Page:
- Bill Rich
Questions for Reflection
1. What appeals to you about the “lost and found” parables? What is off-putting? Do any of these three parables have a transformative impact on your understanding and experience of God? Do you feel called to change anything about your way of living in response to these parables?
2. Does Jesus’ free act of forgiveness from the Cross seem wonderful and appealing to you, or imprudent and disturbing? Have you ever experienced forgiveness freely given by another that changed you in some way? If so, what did that person say/do, and how did it change you? Would it be true to say that new life came from that forgiveness?
"Prodigal Son" – James Weldon Johnson (1871-1938)
Your arm’s too short to box with God.
But Jesus spake in a parable, and he said:
A certain man had two sons.
Jesus didn’t give this man a name,
But his name is God Almighty.
And Jesus didn’t call these sons by name,
But ev’ry young man,
Is one of these two sons.
And the younger son said to his father,
He said: Father, divide up the property,
And give me my portion now.
And the father with tears in his eyes said: Son,
Don’t leave your father’s house.
But the boy was stubborn in his head,
And haughty in his heart,
And he took his share of his father’s goods,
And went into a far-off country.
There comes a time,
There comes a time
When ev’ry young man looks out from his father’s house,
Longing for that far-off country.
And the young man journeyed on his way,
And he said to himself as he travelled along:
This sure is an easy road,
Nothing like the rough furrows behind my father’s plow.
Smooth and easy is the road
That leads to hell and destruction.
Down grade all the way,
The further you travel, the faster you go.
No need to trudge and sweat and toil,
Just slip and slide and slip and slide
Till you bang up against hell’s iron gate.
And the younger son kept travelling along,
Till at night-time he came to a city.
And the city was bright in the night-time like day,
The streets all crowded with people,
Brass bands and string bands a-playing,
And ev’rywhere the young man turned
There was singing and laughing and dancing.
And he stopped a passer-by and he said:
Tell me what city is this?
And the passer-by laughed and said: Don’t you know?
This is Babylon, Babylon,
That great city of Babylon.
Come on, my friend, and go along with me.
And the young man joined the crowd.
You’re never lonesome in Babylon.
You can always join a crowd in Babylon.
You can never be alone in Babylon,
Alone with your Jesus in Babylon.
You can never find a place, a lonesome place,
A lonesome place to go down on your knees,
And talk with your God, in Babylon.
You’re always in a crowd in Babylon.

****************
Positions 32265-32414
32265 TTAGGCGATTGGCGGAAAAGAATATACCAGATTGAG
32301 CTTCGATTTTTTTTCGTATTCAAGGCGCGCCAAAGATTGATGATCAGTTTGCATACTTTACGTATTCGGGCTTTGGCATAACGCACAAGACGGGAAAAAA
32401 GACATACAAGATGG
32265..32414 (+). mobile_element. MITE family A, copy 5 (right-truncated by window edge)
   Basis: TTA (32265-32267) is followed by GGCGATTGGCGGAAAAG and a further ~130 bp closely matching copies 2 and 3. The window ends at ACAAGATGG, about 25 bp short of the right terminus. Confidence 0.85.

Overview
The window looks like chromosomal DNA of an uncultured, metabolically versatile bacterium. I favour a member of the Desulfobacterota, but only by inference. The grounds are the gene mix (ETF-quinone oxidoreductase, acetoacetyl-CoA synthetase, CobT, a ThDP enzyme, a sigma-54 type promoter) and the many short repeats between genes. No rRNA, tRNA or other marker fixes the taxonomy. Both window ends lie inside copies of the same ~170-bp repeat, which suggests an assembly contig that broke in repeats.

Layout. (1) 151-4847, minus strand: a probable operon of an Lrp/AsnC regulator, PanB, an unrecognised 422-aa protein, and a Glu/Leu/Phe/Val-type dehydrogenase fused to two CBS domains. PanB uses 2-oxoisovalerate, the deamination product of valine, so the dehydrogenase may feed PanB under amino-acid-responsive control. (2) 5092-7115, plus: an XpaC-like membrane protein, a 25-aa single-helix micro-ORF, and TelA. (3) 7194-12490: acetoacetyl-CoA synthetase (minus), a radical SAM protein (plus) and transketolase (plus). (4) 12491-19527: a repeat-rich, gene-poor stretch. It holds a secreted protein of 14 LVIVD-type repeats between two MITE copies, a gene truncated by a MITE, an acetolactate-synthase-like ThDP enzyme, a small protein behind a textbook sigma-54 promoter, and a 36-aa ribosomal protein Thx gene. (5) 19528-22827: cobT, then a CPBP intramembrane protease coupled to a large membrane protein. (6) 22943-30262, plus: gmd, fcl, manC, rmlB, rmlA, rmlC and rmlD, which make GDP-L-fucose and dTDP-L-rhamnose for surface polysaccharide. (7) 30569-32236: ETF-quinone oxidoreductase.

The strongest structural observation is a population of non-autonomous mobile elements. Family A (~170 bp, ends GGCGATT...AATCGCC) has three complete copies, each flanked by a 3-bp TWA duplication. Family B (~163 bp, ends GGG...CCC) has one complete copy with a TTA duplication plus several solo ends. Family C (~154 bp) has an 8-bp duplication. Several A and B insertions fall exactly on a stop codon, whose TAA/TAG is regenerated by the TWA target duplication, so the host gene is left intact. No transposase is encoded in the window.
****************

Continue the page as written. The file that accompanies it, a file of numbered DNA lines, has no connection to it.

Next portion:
And the young man went with his new-found friend,
And bought himself some brand new clothes,
And he spent his days in the drinking dens,
Swallowing the fires of hell.
And he spent his nights in the gambling dens,
Throwing dice with the devil for his soul.
And he met up with the women of Babylon.
Oh, the women of Babylon!
Dressed in yellow and purple and scarlet,
Loaded with rings and earrings and bracelets,
Their lips like a honeycomb dripping with honey,
Perfumed and sweet-smelling like a jasmine flower;
And the jasmine smell of the Babylon women
Got in his nostrils and went to his head,
And he wasted his substance in riotous living,
In the evening, in the black and dark of night,
With the sweet-sinning women of Babylon.
And they stripped him of his money,
And they stripped him of his clothes,
And they left him broke and ragged
In the streets of Babylon.
Then the young man joined another crowd—
The beggars and lepers of Babylon.
And he went to feeding swine,
And he was hungrier than the hogs;
He got down on his belly in the mire and mud
And ate the husks with the hogs.
And not a hog was too low to turn up his nose
At the man in the mire of Babylon.
Then the young man came to himself—
He came to himself and said:
In my father’s house are many mansions,
Ev’ry servant in his house has bread to eat,
Ev’ry servant in his house has a place to sleep;
I will arise and go to my father.
And his father saw him afar off,
And he ran up the road to meet him.
He put clean clothes upon his back,
And a golden chain around his neck,
He made a feast and killed the fatted calf,
And invited the neighbors in.
When you’re mingling with the crowd in Babylon—
Drinking the wine of Babylon—
Running with the women of Babylon—
You forget about God, and you laugh at Death.
Today you’ve got the strength of a bull in your neck
And the strength of a bear in your arms,
But some o’ these days, some o’ these days,
You’ll have a hand-to-hand struggle with bony Death,
And Death is bound to win.
Young man, come away from Babylon,
That hell-border city of Babylon.
Leave the dancing and gambling of Babylon,
The wine and whiskey of Babylon,
The hot-mouthed women of Babylon;
Fall down on your knees,
And say in your heart:
I will arise and go to my Father.
"L’Enfant Prodigue" – Ballet Music by Sergei Prokofiev (1891-1953)
"The Return of the Prodigal Son" – Rembrandt van Rijn (1606-1669) - See Above